Louie Perry: Hitting His Stride

Louie Perry used to look at photos of Greece and wish he could see the place where the Olympic games originated, but he never thought it would actually happen. The 30-year-old Puna resident is a champion runner despite some serious health problems – a severe asthma attack at age 2 left him with brain damage and mild mental challenges, and he continues to deal with chronic and severe asthma.

But not only did the charismatic Pāhoa High School graduate visit Greece two years ago, he also won three gold medals there at the World Special Olympics, an event that drew 7,000 athletes from nearly 180 nations.

Louie has been a client at Full Life Hawaii for about four years and Full Life’s Mar Ortaleza has worked with him the whole time.

Louie Perry Mar Ortaleza

Louie Perry and Mar Ortaleza

Mar says when they learned Louie was chosen to go to Greece, they couldn’t believe it.

“We talked about it and he was elated,” says Mar. “Me, too. It was the first time he’d gone out of the country, and he had a great time. He enjoyed the food and he said the women were beautiful.”

Louie says Greece was “a whole different world,” and that he liked it even more than he expected. Two years later, he is still marveling at all the ancient ruins. “And they’re still using them, as their markets!”

He says that the Special Olympics was challenging. It was very hot where they trained and he was surprised, too, by the crowds. “Choke people!” he says. “All the seats were taken, it was packed, and you’re like, ‘Wow! There are so many humans!’”

He ran in three different individual events, and won the gold medal in each. He also participated in a relay event, where his team took the silver.

Those were pretty amazing accomplishments for someone with asthma so severe that doctors say he shouldn’t be able to run.

“There’s people worse than me, but I do have pretty bad asthma,” he says. “It’s hard to have asthma and run. But I think I was born with a strong heart and that makes me able to run.”

Louie Perry Laughing

He does get sick more easily than most, and the Big Island’s vog is a real problem. “I take medicine and use a machine every night,” he says. “And when the vog comes, I get super sick and have an asthma attack.” Mar says Louie frequently ends up at the emergency room.

But nothing slows him down for long. Whereas most Full Life Hawaii clients have just one direct support worker (DSW), Mar says that Louie is “such a dynamic person, it requires a whole team to assist him.”

Three afternoons a week, one DSW takes him to Kamehameha Schools, where Louie is a volunteer assistant coach for the boys’ cross-country team. “I run with the faster guys, and then when I take it easy, I go with the slower guys.”

After practice, the same DSW takes him to Ninjitsu practice, where they both participate. Louie says, with a smile, that the martial art teaches them how to be ninjas.

“We’re still on the basics,” he says. “Rolling. Basic steps. It’s the best exercise ever, and we have fun.”

Mar, who now works as Full Life Hawaii’s employment services coordinator, helps Louie these days with his photography business.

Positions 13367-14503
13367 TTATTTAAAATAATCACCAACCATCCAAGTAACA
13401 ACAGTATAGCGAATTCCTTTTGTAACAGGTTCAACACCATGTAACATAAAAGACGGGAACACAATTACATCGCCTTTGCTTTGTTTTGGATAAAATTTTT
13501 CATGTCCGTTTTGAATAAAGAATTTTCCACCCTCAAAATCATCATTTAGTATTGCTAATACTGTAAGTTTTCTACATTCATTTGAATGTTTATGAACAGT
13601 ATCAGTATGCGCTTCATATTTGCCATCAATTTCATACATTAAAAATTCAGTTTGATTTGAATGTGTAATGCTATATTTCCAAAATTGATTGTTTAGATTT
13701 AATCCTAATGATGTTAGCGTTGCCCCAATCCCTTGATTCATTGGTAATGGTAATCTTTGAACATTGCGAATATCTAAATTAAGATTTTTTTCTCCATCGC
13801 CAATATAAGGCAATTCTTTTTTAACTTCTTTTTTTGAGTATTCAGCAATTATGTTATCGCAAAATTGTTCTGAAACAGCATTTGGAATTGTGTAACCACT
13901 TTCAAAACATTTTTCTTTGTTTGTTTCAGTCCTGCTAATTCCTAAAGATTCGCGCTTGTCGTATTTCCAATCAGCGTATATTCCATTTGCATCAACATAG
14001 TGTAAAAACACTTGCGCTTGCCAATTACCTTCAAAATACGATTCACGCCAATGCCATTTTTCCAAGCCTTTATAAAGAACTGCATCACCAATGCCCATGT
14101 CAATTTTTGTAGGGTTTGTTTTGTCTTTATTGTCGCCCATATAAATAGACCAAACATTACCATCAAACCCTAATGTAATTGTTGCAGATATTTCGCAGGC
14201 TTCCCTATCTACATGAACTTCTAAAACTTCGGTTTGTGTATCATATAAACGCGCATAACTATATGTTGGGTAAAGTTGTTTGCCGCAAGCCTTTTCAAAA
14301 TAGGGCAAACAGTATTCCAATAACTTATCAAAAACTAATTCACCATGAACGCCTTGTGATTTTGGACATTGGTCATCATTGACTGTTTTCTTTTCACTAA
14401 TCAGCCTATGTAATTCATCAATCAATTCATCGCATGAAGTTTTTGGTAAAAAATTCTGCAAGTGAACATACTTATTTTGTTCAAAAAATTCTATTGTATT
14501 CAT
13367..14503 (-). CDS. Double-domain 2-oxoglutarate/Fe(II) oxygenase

“One of Louie’s big dreams was to elevate his hobby of taking underwater photos to a micro-enterprise,” he explains.

He says that Louie is able to get marine life photos that are challenging for some photographers.

“Spending time with him underwater, I realized that he is in touch with nature,” says Mar. “The fish don’t swim away from him; they just hang out.”

“I assisted him in creating a very marketable portfolio, getting his general excise license, creating a business card, refining the quality of his art and getting some of it matted and framed.” Louie’s photos range from $1 postcards to $80 to $100 framed prints, and they sell.

“His photography is going to outlast his body and his ability to run,” explains Mar. “I’m helping him prepare for his old age.”

Inspired by working with Louie, seven years ago Mar established the annual art festival called Abled Hawaii Artists. It’s held each July at Hilo’s Prince Kūhiō Plaza. “The intent is to allow artists with disabilities to show and sell artwork,” he says, “and also to have community inclusion. This year, we also had about 10 healing practitioners who were sharing their massage, reiki or energy work with the public for free.”

Margie is another Full Life DSW who helps Louie regularly. Louie thinks of her as “the horse girl,” because she likes horses and teaches him about them. More frequently, though, she helps him find jobs, drives him to the work site and sometimes works right alongside him.

He likes labor-intensive outside jobs, like building rock walls and shoveling cinder. “He’s a very, very hard worker,” says Mar. “He’s very strong and very able; he’s definitely not a slacker!”

Louie Perry

Louie says he learns different things from each of his Full Life DSWs. “And they’re friends,” he says. “Nice friends. We get to go places and it makes me smart. If I didn’t have them, I’d still be managing, and getting places, but it would be harder. I’d be walking, getting to the bus. They help me go different places and learn different things.”

Louie at AirportFull Life Hawaii, says Mar, helps Louie “access the community.”

Speaking of community, he says that when Louie got back to Hilo from Greece, a crowd met his flight.

“It was surreal,” says Mar. “Louie was kind of a celebrity. People were asking him questions and taking pictures. The mayor met him at the airport with a proclamation declaring ‘On this day in the County of Hawai‘i it is Louie Perry Day.’ Louie was blown away.”

How do you top that? What does Louie hope for his future? The quiet and good-natured man, with the easy smile and laugh, thinks a minute.

“I’m doing what I want to do,” he says. “Helping kids learn, and run. They’re younger, stronger, quicker than me, and they can be faster than I am. I’ve gotta teach the younger ones.”